Embassy of India
Visit of Indian Navy’s 1st Training Squadron to Muscat, Oman
Interaction with Naval Cadets
September 30, 2022
Remarks by Ambassador Amit Narang
‘HANDS ON DECK IN THE SERVICE OF INDIA’
Commanding Officers and Sailors of INS Tir, INS Sujata and ICGS Sarathi of the First Training Squadron
I am honored to visit the 1st Training Squadron and welcome all of you to Muscat.
Let me at the outset extend a warm welcome to you as you embark on your maiden sea voyage upon joining the Indian Navy and come ashore to Oman, a land with which our naval interaction goes back several thousand years.
Serving as Ambassador of India to Oman, which in maritime terms is perhaps our closest naval footprint in the region, and having been at the helm of India’s foreign policy for the Indian Ocean Region prior to this assignment, my remarks to you will have a substantial personal touch.
Let me begin by congratulating you on joining the Indian Navy, a modern, sophisticated and professional fighting force; an arm of the Indian armed forces that is truly international not just in its reach and impact but more importantly in its intellectual imagination.
This is a service that will literally ‘take you places’, keep your mental horizons broad and your compass on the move.
While all eras are special, it would not be out of place to say that you are joining the Indian Navy at an especially propitious moment in history.
India as a traditional maritime nation is today rapidly transforming itself into a formidable maritime power with a naval force that is not only among the world’s largest, but increasing sophisticated and able to project power and benign influence far away from our coastlines.
Just a few weeks ago, Prime Minister launched India’s first indigenously built aircraft carrier INS Vikrant, making India a handful of countries with the capability to design and build a ship of this size and complexity, demonstrating the technological leaps we have taken in the 75 years of our independence.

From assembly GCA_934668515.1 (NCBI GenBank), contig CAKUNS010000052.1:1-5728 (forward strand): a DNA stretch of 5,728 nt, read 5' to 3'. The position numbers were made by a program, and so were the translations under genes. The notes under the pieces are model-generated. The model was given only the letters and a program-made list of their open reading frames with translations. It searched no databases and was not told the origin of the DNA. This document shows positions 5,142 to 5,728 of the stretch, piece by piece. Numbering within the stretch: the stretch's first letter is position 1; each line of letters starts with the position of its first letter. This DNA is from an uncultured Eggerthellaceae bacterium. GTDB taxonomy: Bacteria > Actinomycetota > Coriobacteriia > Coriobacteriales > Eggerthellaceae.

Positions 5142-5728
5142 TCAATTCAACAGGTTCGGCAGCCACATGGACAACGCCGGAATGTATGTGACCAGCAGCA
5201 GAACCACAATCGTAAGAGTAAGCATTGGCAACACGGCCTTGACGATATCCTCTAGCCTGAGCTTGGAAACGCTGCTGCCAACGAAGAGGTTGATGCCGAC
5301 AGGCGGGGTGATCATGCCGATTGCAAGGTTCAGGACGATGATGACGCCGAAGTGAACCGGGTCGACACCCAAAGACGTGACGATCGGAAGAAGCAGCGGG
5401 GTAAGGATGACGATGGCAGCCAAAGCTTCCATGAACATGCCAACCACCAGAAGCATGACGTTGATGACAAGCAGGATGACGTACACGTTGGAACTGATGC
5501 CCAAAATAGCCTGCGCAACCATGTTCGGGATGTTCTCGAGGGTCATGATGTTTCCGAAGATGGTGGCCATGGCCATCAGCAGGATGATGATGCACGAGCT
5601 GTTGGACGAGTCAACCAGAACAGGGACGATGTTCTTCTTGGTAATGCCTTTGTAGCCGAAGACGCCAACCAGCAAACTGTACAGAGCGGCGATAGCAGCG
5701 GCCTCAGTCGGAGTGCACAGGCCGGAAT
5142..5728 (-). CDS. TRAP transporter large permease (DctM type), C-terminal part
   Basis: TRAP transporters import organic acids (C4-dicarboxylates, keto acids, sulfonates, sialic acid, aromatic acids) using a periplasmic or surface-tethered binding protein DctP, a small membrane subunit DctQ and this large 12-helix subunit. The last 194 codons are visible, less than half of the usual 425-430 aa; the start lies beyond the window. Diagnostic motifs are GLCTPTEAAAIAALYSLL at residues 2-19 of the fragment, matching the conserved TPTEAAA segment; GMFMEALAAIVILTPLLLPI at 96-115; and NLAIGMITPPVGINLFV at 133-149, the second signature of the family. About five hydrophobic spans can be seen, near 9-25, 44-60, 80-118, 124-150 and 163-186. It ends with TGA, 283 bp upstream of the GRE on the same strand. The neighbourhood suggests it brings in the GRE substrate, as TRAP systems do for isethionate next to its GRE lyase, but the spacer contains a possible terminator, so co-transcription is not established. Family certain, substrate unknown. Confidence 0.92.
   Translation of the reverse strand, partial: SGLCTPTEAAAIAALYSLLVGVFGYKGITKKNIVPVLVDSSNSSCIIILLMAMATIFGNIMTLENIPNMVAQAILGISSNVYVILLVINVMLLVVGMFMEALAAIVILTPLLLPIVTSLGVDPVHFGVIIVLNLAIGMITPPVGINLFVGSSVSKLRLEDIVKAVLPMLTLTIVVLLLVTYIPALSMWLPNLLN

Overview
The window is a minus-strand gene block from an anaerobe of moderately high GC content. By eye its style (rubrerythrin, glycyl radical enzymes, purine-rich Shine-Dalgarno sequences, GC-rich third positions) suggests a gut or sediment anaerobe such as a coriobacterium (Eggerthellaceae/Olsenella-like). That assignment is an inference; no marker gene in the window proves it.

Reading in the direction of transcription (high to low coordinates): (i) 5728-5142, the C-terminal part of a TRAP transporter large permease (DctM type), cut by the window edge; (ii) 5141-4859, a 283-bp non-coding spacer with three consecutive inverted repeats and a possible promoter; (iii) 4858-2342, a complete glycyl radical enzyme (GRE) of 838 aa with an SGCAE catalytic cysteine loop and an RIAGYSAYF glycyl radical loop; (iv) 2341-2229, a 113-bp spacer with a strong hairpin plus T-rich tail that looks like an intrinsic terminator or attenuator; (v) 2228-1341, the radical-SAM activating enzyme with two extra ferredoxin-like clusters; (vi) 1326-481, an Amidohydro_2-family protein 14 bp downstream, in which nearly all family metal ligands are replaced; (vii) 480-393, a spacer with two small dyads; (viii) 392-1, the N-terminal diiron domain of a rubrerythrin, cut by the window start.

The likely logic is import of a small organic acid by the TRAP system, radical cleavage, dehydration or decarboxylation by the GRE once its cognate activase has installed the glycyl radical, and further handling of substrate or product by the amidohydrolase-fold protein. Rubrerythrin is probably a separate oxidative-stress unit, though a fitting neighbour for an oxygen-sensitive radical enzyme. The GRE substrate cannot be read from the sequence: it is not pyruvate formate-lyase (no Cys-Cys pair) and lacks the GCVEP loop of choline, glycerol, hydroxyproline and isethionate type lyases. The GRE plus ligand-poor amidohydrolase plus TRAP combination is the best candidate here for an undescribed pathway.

As the inheritor of our nation’s rich maritime heritage, the Indian Navy has grown in size, strength and capability year on year since independence and today its daunting presence across the oceans truly demonstrates its reach and influence across the vast swathes of oceanic waters.
As Naval Cadets you cannot but be conscious of the significant role and contribution of the maritime domain to the Nation’s growth, security and prosperity.
As Indian economy has grown, its reliance on the maritime domain has only increased, with implications for our trade, commerce and energy security. You will be called upon to secure this domain and in doing so directly contribute to India’s growth and transformation.
The Indian Navy that you are joining is today more than just a fighting force.
More often than not, you will be called upon to carry out tasks and roles that will be far removed from war fighting, including doing things such as delivering rations and medicines in our extended maritime neighbourhood.
I will dwell on this a bit later, but suffice to say that the broad range of operations that the Indian Navy undertakes today has undergone a sea change, no pun intended. This wide spectrum also has a significant diplomatic component, something that makes the Navy a very special service.
But most importantly, you are joining the Indian Navy at a time when India, and indeed the whole world, is intellectually reimagining the maritime space and coming up with new constructs to define and bookend it.
That we live in a world in flux should be obvious to anyone who reads the morning paper, or to put it more contemporarily, glances through social media headlines.